Right and agree that a person's reasons for not buying a movie are valid to them. I never meant to suggest otherwise and apologize if I did. As for the name calling, I meant comments directed to Disney like "lazy, stupid", etc. Those kind of comments won't get anyone anywhere with the studio. I do find it interesting that the scene in question seems to have been carefully written and filmed so that it can work either with or without the song. Brian Henson probably suspected the reaction the song might get. Does it work better with the song? I think so but I also feel it works perfectly well without it.
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#12 of 68 OFFLINE   cafink

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Posted November 05 2012 - 06:10 AM

I do find it interesting that the scene in question seems to have been carefully written and filmed so that it can work either with or without the song. Brian Henson probably suspected the reaction the song might get. Does it work better with the song? I think so but I also feel it works perfectly well without it.

Even if you feel the movie works fine without the song, its removal can hardly have been more glaring. The cut in the film is obvious, and you can even hear part of the song after the cut. At least, that's how it was in the original theatrical version. Disney apparently re-edited that transition to make it less conspicuous on the Blu-ray. But given how awkward that cut is, it's obvious that the scene was never originally intended to play without the song.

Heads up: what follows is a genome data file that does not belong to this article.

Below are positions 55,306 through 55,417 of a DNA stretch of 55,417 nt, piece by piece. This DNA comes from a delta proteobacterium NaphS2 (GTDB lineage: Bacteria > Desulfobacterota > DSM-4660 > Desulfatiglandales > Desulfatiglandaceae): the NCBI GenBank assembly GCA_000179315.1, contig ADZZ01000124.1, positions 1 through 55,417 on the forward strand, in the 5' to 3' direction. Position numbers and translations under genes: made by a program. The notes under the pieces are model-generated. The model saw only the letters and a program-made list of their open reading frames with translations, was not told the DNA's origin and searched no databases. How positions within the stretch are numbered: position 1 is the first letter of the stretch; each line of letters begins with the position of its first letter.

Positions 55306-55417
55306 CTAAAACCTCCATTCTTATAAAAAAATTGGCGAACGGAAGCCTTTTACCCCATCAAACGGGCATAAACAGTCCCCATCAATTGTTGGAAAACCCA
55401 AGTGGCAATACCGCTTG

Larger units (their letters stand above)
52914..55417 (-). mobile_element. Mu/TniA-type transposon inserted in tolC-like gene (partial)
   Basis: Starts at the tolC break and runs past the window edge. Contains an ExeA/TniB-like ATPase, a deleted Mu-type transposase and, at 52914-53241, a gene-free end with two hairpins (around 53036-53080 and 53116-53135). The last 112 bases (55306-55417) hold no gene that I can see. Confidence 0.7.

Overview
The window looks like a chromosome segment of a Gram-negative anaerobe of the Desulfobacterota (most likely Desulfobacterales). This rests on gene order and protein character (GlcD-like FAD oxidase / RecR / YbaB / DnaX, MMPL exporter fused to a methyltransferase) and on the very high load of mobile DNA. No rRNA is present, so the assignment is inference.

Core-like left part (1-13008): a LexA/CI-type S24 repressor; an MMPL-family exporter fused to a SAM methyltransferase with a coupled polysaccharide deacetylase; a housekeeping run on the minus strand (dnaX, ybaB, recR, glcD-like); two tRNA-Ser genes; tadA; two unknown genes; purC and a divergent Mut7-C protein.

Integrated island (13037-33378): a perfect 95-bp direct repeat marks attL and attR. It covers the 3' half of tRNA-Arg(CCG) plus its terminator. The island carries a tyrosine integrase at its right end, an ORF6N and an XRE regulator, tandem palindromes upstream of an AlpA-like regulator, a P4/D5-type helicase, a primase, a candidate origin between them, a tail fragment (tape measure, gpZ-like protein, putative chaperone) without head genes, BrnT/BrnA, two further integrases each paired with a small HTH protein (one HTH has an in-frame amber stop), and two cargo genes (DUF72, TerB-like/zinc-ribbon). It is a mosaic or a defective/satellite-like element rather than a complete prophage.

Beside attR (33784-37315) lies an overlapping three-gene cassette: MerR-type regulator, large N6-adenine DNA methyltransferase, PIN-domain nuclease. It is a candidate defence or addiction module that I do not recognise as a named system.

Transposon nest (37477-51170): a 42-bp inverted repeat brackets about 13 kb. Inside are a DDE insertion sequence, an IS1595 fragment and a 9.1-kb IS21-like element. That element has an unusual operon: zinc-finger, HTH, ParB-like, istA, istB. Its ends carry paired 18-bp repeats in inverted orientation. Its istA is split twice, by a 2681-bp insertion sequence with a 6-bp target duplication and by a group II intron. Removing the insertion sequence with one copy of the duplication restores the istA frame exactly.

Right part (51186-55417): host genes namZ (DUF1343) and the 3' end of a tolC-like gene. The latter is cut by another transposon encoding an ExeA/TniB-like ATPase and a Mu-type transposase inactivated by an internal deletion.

#13 of 68 OFFLINE   Matt Hough

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Posted November 05 2012 - 08:24 AM

Originally Posted by Tom M 



BTW, Brian Henson is awfully quiet about this whole thing. If he truly felt the song was crucial to the scene, wouldn't he be in contact with Disney trying to get it restored? Did he change his mind?
It would be great to get his comments on all this.


He certainly says nothing about it in his audio commentary.



#14 of 68 OFFLINE   cafink

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Posted November 05 2012 - 08:57 AM

He certainly says nothing about it in his audio commentary.

The commentary was originally recorded for the complete version of the film, with "When Love Is Gone" intact. That part of the commentary was removed from the Blu-ray along with the song.
 

 


#15 of 68 OFFLINE   Tom M

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Posted November 05 2012 - 09:23 AM

Even if you feel the movie works fine without the song, its removal can hardly have been more glaring. The cut in the film is obvious, and you can even hear part of the song after the cut. At least, that's how it was in the original theatrical version. Disney apparently re-edited that transition to make it less conspicuous on the Blu-ray. But given how awkward that cut is, it's obvious that the scene was never originally intended to play without the song.